She, however, lamented the loss of lives during the protests, noting that the government needs to draw certain lessons from the episode in its effort to address the demands of the youth.
She canvassed the need to engage the youth and restore confidence in them, adding that issues generated by the protests must be addressed.
She said: “The UN stance is clear, like the UN secretary-general had said in his speech, we believe everyone has a right to demonstrate peacefully for those issues they want to raise with their government.
“There is a social contract in place between the government and the people and it is important to have that freedom of speech provided it is done peacefully.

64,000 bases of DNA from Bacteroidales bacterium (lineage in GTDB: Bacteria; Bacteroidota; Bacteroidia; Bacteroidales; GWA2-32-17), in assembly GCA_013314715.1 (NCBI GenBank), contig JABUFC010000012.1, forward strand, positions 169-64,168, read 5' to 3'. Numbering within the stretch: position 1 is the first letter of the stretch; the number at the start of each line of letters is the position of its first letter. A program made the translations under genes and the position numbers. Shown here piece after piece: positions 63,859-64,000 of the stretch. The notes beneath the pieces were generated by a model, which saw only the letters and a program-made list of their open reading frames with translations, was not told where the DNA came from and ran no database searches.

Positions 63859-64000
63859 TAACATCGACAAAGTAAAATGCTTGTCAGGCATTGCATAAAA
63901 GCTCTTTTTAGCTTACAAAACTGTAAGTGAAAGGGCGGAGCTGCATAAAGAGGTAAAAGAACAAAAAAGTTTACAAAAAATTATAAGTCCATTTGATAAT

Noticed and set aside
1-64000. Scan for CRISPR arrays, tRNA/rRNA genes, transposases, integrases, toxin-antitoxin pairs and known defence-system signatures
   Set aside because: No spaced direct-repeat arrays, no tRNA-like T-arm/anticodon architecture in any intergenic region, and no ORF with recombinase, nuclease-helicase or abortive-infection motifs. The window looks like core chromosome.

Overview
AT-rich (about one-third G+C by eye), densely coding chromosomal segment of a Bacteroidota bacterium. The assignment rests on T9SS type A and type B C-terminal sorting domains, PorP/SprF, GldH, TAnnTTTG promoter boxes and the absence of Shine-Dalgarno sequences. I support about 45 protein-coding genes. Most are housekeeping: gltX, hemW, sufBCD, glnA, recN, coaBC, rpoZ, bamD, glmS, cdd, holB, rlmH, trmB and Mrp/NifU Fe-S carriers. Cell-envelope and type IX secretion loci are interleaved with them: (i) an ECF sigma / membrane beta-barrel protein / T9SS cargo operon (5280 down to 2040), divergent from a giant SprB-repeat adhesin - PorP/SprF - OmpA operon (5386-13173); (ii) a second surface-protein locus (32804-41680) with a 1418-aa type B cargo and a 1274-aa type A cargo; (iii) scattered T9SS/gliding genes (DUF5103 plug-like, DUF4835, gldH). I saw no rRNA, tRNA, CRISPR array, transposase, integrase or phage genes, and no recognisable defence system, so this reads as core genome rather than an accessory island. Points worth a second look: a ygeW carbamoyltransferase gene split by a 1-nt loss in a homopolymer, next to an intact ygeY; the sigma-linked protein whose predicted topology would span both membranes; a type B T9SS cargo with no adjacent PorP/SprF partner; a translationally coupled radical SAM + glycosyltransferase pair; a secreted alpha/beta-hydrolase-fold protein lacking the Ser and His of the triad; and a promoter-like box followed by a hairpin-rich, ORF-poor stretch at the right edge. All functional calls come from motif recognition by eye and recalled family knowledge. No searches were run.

“I think in the case where we heard that lives and property were lost, it was unfortunate and we believe that in addressing the demands that were made by young people, this is a lesson we can take into the future and how we engage in such issues.”
She said of the lot of protests around the world that have been exacerbated by COVID-19, the UN has not seen governments’ turn around in response as quickly as the Nigerian government did.
“So, the UN response to this is that we must make sure that what happened in this protests, we are able to address those issues, those gaps and begin the reform.”
Buhari: It’s in Protesting Youths’ Interest to Keep Peace
Earlier, Buhari during the meeting with the UN delegation had told the protesting youths that it was in their interest to keep the peace.
He said his own generation “is on the last lap, we are exiting.”